It's finally here! Merck's patent on the popular osteoporosis drug Fosamax has run out, and now other companies are offering generic alendronate at lower prices. For those whose doctors have recommended the medication but have been put off by the price, now you have one less excuse to disregard your bone health. There are at least three versions available, and it may be time to talk with your doctor to see if a cheaper alternative is right for you. But beware -- just because the drug is more affordable doesn't necessarily mean it's the best choice for everybody, so make sure you discuss this issue with your physician before starting or stopping any medication.
The FDA recently approved two new generic versions of Boehringer Ingelheim Pharmaceuticals Inc.'s popular anti-arthritis medication, Mobic. This medication, which treats the symptoms of both osteo- and rheumatoid arthritis, had sales of over a billion dollars in the United States during the last fiscal year. The two generic alternatives, known by the generic name Meloxicam, are produced by the Israeli company Teva Pharmaceutical Industries Ltd and Par Pharmaceuticals Co, Inc, and are available in doses of 7.5 and 15 mg. Find out more about Meloxicam here.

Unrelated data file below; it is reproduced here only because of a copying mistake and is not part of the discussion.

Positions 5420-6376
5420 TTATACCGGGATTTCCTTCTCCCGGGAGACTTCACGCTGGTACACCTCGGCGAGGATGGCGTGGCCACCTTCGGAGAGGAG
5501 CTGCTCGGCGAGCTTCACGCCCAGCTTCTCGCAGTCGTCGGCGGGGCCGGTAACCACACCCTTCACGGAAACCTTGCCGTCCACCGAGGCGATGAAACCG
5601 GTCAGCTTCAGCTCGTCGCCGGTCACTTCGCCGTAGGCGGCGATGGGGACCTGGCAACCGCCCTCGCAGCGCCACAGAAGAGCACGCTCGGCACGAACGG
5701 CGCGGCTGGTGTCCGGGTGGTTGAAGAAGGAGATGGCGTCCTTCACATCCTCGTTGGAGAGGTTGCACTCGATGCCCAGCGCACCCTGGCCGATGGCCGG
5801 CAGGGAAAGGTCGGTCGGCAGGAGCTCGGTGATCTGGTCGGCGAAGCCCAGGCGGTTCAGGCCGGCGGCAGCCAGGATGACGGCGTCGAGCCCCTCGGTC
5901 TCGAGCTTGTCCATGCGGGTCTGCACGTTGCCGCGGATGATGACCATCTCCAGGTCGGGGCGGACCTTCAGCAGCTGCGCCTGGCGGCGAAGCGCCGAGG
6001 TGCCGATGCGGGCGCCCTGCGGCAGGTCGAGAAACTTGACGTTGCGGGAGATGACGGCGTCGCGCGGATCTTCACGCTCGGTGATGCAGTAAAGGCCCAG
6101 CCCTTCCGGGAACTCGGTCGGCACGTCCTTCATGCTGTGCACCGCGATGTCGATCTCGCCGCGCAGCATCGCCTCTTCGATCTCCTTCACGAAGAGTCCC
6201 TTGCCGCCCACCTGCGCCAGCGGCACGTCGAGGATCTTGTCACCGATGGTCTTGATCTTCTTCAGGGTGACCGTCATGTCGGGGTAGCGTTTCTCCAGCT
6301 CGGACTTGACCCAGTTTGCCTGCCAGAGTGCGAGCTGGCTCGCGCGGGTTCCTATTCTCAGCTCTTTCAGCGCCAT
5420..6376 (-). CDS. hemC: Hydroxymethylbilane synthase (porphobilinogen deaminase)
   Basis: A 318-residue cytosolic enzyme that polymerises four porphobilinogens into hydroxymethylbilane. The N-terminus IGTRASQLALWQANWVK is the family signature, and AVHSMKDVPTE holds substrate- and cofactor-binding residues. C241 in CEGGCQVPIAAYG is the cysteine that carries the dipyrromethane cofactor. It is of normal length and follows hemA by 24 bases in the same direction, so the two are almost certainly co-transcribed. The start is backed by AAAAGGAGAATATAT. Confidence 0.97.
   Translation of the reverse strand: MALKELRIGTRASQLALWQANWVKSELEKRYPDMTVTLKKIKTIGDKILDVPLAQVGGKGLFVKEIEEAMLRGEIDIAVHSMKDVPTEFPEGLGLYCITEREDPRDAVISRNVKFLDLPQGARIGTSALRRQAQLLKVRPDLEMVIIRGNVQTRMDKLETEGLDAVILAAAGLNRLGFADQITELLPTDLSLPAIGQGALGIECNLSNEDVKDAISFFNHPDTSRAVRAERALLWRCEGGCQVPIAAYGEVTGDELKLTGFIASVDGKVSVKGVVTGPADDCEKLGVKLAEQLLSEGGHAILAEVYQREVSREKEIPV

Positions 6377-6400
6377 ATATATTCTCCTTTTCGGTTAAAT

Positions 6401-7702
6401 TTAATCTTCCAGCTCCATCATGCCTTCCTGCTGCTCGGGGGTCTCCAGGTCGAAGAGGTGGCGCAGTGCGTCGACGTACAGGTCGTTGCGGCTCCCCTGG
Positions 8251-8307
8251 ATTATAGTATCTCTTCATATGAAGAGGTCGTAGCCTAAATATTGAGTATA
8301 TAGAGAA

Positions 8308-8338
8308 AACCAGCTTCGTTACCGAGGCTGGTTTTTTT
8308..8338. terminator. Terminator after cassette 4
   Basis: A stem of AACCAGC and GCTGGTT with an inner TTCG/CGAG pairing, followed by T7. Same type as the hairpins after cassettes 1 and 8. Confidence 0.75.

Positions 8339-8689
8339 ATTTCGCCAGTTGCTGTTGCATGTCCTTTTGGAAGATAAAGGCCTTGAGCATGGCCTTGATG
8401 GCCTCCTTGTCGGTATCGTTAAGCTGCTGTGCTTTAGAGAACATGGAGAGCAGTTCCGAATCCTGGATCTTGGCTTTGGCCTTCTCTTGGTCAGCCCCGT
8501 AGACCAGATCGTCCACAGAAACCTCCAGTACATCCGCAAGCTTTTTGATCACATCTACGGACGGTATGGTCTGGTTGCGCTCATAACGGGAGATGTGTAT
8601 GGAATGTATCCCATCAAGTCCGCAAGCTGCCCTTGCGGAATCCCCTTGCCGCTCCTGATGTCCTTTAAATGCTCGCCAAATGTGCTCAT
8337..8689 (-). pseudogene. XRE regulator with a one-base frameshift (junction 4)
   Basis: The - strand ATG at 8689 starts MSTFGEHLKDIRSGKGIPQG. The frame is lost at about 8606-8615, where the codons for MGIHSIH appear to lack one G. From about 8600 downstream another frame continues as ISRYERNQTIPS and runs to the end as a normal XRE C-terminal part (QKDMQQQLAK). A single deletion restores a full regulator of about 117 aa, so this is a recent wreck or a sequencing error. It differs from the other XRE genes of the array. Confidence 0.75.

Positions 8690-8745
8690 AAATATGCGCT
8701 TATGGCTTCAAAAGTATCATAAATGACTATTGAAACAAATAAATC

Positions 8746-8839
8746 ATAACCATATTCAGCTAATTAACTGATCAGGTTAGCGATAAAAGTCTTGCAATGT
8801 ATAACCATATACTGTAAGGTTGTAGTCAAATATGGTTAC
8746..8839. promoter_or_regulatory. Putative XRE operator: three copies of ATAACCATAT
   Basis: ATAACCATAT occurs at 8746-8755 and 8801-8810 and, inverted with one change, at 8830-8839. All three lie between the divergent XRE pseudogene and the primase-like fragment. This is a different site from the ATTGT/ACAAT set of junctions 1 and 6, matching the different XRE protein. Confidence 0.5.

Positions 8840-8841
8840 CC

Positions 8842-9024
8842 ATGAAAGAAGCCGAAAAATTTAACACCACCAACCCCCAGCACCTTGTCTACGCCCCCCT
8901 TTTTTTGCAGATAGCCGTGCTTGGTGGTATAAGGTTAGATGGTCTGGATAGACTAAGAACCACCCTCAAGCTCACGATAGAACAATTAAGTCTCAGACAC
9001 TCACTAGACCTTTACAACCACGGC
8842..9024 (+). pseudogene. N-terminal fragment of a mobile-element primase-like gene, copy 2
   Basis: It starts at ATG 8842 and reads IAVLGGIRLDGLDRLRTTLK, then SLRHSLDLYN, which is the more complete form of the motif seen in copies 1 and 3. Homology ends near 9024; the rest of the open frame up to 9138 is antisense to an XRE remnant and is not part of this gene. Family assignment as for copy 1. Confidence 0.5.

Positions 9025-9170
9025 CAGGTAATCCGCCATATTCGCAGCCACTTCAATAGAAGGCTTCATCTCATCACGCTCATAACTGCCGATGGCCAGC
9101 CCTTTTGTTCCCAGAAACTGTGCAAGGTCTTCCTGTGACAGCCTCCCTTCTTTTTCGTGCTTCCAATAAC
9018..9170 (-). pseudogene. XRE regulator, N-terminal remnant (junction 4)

I had always been told that the active ingredients in generic medications had to be exactly the same as their brand name counterparts; that the only differences allowed were in the inactive ingredients, such as binders. But as I began to hear from more and more people who insisted that the generic of a particular medication was not as effective for them as the brand name, I decided it was time to dig deeper. As it turns out, brand name and generic medications aren't necessarily exactly the same. The differences and the reason we're often told they are equilivant are tied up in the definitions of three terms – bioequivalence, therapeutic equivalence and bioavailability. Bioequivalence means that two drugs given to the same patient in the same dosage regimen will result in equivalent concentrations of the drug in plasma and tissues. Generic drugs are required to be bioequivalent to the original brand name drug. Therapeutic equivalence means that...
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